The Prevent Duty at the University of Bristol – Open Letter to University of Bristol Senate Members

Dear Member of the University of Bristol Senate,

We are writing to you about the suite of Prevent Duty-related policy documents at the next meeting of Senate on 18th April (SN/15-16/044; SN/15-16/050).

The policies reference therein – Freedom of Speech Statement; External Speakers’ Procedure, Risk Assessment and Action Plan, IT Services Policy – are the University’s response to the Higher Education Funding Council for England’s (HEFCE) Prevent Duty Monitoring Framework.

We agree with the University and College Union (UCU) official position that the Prevent Duty seriously threatens academic freedom, stifles campus activism, encourages racial profiling and does not promote an open and supportive learning environment.

The above policies will institutionalise the Prevent Duty at the University of Bristol with potentially damaging consequences for freedom of speech, for general campus debate and discussion as well as for the University’s commitment to equality and non-discrimination on the basis of ethnicity or religion.

We agree with the Bristol Students’ Union where in its Prevent Duty policy, it states ‘any expectation by the state for academic staff to be involved in monitoring their students is deeply worrying, and could have a chilling effect on relations between staff and students’.

Staff and students at the University of Bristol are proud of their commitment to, and record of, challenging any expression of prejudice or discrimination directed against any group or individual. Where any safeguarding or a duty of care concern is raised that may put a member of this University at risk of harm, there are already established procedures of prompt referral at Bristol.

Staff and students are also committed to the notion that is essential that in order to explore views and opinions and where necessary, challenge them, we must actively promote a climate of free discussion and debate on the University of Bristol campus. Critically, legitimate political opinions or research interests expressed by staff or students are not ‘extreme’ or legitimising ‘extremism’. For example, it is perfectly legitimate to criticise all aspects of UK foreign policy.

We believe that current University of Bristol Prevent Duty-related proposals do not take fully into account our concerns about the Prevent Duty. They normalise a culture of risk aversion, of monitoring and surveillance, and if misapplied, will engender precisely the kind of intolerance that the Prevent Duty is supposed to ward against.

Furthermore, Senate members should be aware that the University of Bristol is responding to the terms of the Higher Education Funding Council for England Prevent Duty Framework. To note that Prevent ‘requirements [were] imposed upon the University’ (SN/15-16/050) is to gloss over the University’s authorship of individual policies. There is more scope for a ‘non-party line’ than is suggested. Other University management teams have adopted a more independent yet hardly extra-legal or irresponsible position – see the recent article by Kingston University Vice-Chancellor Professor Julius Weinberg, ‘I won’t stop offering a platform to so-called “hate speakers”’, The Guardian, 23rd February 2016.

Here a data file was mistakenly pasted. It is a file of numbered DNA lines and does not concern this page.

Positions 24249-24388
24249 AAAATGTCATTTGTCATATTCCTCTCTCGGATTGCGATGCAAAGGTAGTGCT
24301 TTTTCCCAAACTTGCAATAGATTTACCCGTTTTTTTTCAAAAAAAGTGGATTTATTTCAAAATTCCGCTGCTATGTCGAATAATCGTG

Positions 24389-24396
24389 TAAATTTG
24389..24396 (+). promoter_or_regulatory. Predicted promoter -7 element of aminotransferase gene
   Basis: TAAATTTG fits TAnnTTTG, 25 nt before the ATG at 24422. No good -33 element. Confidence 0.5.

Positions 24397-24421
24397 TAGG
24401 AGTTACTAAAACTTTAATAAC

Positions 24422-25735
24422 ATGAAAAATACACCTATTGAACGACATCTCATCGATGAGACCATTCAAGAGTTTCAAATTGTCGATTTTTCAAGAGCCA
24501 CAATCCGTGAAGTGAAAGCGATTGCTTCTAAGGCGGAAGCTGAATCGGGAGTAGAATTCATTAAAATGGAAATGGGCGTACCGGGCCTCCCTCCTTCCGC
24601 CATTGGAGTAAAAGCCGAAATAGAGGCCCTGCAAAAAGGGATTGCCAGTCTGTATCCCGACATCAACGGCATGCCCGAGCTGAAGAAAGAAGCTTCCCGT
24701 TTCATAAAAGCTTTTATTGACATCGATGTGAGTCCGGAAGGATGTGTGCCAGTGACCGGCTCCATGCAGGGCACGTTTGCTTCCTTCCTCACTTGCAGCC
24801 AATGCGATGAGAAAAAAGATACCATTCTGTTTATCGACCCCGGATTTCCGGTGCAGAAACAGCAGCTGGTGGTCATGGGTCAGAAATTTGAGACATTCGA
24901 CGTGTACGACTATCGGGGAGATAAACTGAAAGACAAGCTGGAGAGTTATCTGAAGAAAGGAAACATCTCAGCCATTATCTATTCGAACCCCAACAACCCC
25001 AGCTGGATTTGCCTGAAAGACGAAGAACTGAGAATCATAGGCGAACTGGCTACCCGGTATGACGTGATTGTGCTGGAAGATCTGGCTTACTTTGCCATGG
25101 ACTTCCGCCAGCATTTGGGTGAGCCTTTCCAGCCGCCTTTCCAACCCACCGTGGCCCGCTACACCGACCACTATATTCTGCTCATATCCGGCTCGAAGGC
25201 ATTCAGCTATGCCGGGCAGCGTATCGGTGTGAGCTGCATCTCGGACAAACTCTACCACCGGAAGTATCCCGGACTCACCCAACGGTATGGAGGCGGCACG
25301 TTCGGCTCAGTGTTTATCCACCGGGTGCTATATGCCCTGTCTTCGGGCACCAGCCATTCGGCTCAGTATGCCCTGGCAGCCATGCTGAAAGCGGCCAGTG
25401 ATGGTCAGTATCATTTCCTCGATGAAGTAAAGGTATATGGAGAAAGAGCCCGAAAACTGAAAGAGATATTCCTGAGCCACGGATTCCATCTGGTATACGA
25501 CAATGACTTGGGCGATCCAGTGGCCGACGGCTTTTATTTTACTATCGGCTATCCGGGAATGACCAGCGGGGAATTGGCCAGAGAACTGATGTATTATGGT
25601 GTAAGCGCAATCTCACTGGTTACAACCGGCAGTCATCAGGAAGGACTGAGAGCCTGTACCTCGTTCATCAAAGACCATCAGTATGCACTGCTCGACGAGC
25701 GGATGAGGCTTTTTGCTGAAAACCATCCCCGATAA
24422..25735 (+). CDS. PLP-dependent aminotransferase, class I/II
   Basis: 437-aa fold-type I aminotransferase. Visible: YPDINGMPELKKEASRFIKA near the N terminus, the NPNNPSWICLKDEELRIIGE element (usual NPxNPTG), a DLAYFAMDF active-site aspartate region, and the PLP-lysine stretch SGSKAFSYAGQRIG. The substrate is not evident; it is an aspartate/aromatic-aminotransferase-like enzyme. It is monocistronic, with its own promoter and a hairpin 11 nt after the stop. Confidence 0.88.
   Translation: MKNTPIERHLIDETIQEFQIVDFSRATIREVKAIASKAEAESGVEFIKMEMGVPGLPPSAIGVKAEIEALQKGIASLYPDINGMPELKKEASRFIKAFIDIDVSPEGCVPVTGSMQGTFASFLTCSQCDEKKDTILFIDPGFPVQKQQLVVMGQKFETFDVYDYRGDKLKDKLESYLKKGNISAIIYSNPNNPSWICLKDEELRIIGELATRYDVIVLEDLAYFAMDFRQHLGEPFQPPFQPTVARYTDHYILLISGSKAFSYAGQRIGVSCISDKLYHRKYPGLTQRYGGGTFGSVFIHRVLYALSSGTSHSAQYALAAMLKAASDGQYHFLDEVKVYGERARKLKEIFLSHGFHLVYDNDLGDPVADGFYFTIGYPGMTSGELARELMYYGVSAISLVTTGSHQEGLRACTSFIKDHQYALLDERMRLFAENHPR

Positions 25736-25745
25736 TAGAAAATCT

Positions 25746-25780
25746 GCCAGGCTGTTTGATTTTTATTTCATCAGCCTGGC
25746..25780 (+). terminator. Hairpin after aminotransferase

Yours faithfully,

• James Thompson, History
• Tracey Hooper, Bristol UCU President
• Mark Harvey, Academic Registry
• Jamie Melrose, Bristol UCU Vice President & SPAIS
• Dan Godshaw, SPAIS
• Isabel Stockton, Department of Economics
• Richard Porter, Mathematics
• Professor Tonia Novitz, Law
• Andrew Hicks, English
• Isabel de Salis, Social and Community Medicine
• Mark Jackson, Geographical Sciences
• John McTague, English
• Jonas Langner, Modern Languages
• Professor Carl Dettmann, Mathematics
• Peter Barham, Professor Emeritus, School of Physics
• Josie Gill , English
• Claire O Neill, Management
• Megan Blomfield, Philosophy
• Rutvica Andrijasevic, Management
• Richard Sessions, Biochemistry
• Mascia Amici, Physiology Pharmacology and Neuroscience
• Stephan Lewandowsky, Experimental Psychology
• Michael Malay, English
• Esther Jones Russell, Alumnus, Modern Languages
• Jack Hazeldine, Library Services
• Zack M, Physics & Philosophy
• Neema Begum, SPAIS
• Sally Ware, SPAIS
• Natalie Jester, SPAIS
• Ruth Bush, Modern Languages
• George Clarke, SPAIS
• Ben Marshall, Electrical and Electronic Engineering
• Christopher Bertram, Philosophy
• Noha Abu El Magd, Bristol SU BME Officer & Physics
• Jakob Hartl, SPAIS
• Rowena Salmon, Historical Studies
• Matilda Haymes, English
• Keava Mascott, Biology
• Matthew Wright, Chemistry
• Liam Robinson, Aerospace Engineering
• Ed Atkins, Law
• Mwenza Blell, Archaeology & Anthropology
• William Williams, Earth Sciences
• Aslak-Antti Oksanen, SPAIS
• Rhian Grant, Philsophy
• Hannah Dualeh, Psychology & Bristol SU BME Officer Elect
• Leigh-Ann Clarke, English
• Stephen Le Fanu, Biological Sciences
• Alex Franklin, School of Arts
• Arabella Champignon-le-Bois, Modern Languages
• Zainab Kwaw-Swanzy, Mathematics
• Kevin Doogan, SPS
• Ricky Tutin, EFIM
• Elizabeth Evans, SPAIS
• Michael Rickard, IT Services
• Blair Matthews, CELFS
• Prof Jutta Weldes, SPAIS
• Steve Condliffe, IT Services
• Colin Lazarus, Biological Sciences
• John Foot, Italian
• Mike Barton, Electrical & Electronic Engineering
• Saffron Karlsen, SPAIS
• Elspeth Van Veeren, SPAIS
• Andrew James, Physiology and Pharmacology
• Stephen D’Evelyn, Bristol UCU Secretary
• Radhika Jani, English
• Maria Fannin, Geographical Sciences
• Scott Greenwell, Physics
• Laura Lyddon, SPAIS
• Dr Yvette Russell, Law
• Jess Hambly, Law
• Jeremy Green, SPAIS
• Jule Mulder, Law

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